Supporting refugees to become self-sustainable through cash assistance – meet Jackline, an empowered mother and caregiver
Story by Onok Charles
Okech Jackline, 49 years old is a refugee from South Sudan living in Kiryandongo Refugee Settlement. She arrived in Uganda in 2014 with eight children in her care; two sons, five daughters and a nephew.
“We were surrounded by dead bodies.” Jackline recalls. “I saw my husband and his brother lying there. It was so traumatic. We had to run and leave them there as there was no time to give them a decent burial.”
Jackline is one of the many refugees fleeing to safety in Uganda. As of 28 February 2019, Uganda is said to host 1,223,033 refugees with 95 per cent living in settlements in 11 of Uganda’s 128 districts. About 6,622 of these are South Sudanese refugees who arrived in Uganda in January and February, many of whom are survivors or witnesses of serious human rights violations according to UNHCR and OPM.
Jackline who was verified upon arrival in Uganda now collects cash assistance worth two hundred seventy-nine thousand Ugandan Shillings (UGX 279,000) monthly for her family of nine members.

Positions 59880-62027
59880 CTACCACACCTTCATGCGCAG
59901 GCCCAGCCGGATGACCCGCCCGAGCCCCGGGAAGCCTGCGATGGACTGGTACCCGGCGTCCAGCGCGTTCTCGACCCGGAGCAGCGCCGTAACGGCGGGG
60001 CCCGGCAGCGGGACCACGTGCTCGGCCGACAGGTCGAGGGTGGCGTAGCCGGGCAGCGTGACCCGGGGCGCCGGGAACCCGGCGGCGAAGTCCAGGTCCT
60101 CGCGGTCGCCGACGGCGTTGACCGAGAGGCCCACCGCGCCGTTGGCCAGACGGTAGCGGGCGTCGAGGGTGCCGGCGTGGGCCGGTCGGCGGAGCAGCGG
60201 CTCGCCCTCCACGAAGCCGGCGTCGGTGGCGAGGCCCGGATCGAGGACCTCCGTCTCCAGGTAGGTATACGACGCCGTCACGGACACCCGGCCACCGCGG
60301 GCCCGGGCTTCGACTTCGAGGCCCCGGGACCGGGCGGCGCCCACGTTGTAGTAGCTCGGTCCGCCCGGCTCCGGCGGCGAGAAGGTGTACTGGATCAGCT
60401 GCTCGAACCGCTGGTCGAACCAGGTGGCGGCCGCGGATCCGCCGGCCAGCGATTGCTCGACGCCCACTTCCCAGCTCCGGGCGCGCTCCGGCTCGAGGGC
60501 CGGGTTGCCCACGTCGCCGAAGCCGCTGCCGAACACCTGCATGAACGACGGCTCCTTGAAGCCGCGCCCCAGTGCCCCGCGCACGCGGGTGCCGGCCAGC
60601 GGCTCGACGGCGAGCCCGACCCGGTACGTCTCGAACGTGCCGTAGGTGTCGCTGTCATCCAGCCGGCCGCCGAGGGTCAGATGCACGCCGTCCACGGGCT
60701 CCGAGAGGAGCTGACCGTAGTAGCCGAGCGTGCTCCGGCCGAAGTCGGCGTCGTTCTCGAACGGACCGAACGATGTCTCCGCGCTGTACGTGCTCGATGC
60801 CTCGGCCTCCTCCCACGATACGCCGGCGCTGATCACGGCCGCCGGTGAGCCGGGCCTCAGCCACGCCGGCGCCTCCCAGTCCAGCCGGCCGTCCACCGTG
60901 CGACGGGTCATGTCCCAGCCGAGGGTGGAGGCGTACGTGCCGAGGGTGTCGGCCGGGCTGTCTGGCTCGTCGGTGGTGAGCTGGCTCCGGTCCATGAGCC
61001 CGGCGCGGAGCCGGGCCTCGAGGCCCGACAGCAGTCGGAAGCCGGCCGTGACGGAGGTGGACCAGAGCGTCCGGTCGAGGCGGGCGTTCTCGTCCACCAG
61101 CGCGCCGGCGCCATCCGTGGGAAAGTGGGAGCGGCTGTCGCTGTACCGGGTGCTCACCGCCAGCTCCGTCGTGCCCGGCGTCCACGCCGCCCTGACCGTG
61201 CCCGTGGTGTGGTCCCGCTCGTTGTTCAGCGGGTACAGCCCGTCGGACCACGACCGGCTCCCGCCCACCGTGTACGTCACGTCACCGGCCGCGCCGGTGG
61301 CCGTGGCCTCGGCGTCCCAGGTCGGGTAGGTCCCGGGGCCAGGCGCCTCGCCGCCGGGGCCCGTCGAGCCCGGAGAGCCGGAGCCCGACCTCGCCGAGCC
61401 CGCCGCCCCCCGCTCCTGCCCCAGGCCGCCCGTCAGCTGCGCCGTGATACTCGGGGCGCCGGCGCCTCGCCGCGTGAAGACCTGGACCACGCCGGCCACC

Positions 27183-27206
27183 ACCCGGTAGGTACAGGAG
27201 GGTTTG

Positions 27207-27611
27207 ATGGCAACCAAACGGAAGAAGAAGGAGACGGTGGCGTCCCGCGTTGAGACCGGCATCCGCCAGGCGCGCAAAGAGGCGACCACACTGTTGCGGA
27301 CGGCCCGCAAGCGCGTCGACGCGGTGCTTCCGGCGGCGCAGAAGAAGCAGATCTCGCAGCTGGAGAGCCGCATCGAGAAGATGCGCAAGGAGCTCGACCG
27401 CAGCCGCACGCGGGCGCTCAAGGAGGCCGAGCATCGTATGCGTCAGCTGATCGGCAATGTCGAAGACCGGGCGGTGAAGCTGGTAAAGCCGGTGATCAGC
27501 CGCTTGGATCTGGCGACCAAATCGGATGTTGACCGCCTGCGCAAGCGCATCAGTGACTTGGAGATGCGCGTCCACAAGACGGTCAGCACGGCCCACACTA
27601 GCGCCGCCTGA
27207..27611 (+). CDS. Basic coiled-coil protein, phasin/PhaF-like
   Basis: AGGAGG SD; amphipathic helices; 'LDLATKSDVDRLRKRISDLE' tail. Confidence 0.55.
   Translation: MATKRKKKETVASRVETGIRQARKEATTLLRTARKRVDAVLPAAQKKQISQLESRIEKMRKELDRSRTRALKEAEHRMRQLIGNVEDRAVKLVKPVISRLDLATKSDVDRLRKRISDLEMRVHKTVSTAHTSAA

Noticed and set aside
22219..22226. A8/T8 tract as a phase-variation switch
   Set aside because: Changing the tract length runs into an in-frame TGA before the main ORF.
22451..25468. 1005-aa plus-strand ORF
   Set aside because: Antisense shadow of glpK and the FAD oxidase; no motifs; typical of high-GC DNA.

At first Jackline was a beneficiary of the food assistance before voluntarily transferring to the cash assistance modality in 2017.
“I used to struggle to carry the sacks of grain back home on distribution days in the old system. I am a vulnerable person and this was very difficult for me. But now with the cash I receive, I can go to the local market in the settlement during distribution days and buy food in quantities I can carry.”
Cash-based transfer is offered as an alternative to in-kind food assistance with a goal to empower refugees with a choice to address their essential needs in local markets. The project is implemented by Andre Foods International (AFI) in partnership with United Nations World Food Programme (UNWFP).
“Since switching to cash assistance, I feel much stronger and healthier. I’ve been getting more nutrients in my diet and as a vulnerable person, this is important. I can buy my household items too. I can feel the benefits.” Jackline says with a smile.
Jackline saved part of the cash she received at every distribution with a goal of opening up a small food vending stall at the piece of land given to her by OPM. Luckily ECO-Fuel Africa constructed for her the kiosk where she now sells charcoal stoves for ECO-Fuel Africa and gets a commission besides selling other merchandise she bought from her savings.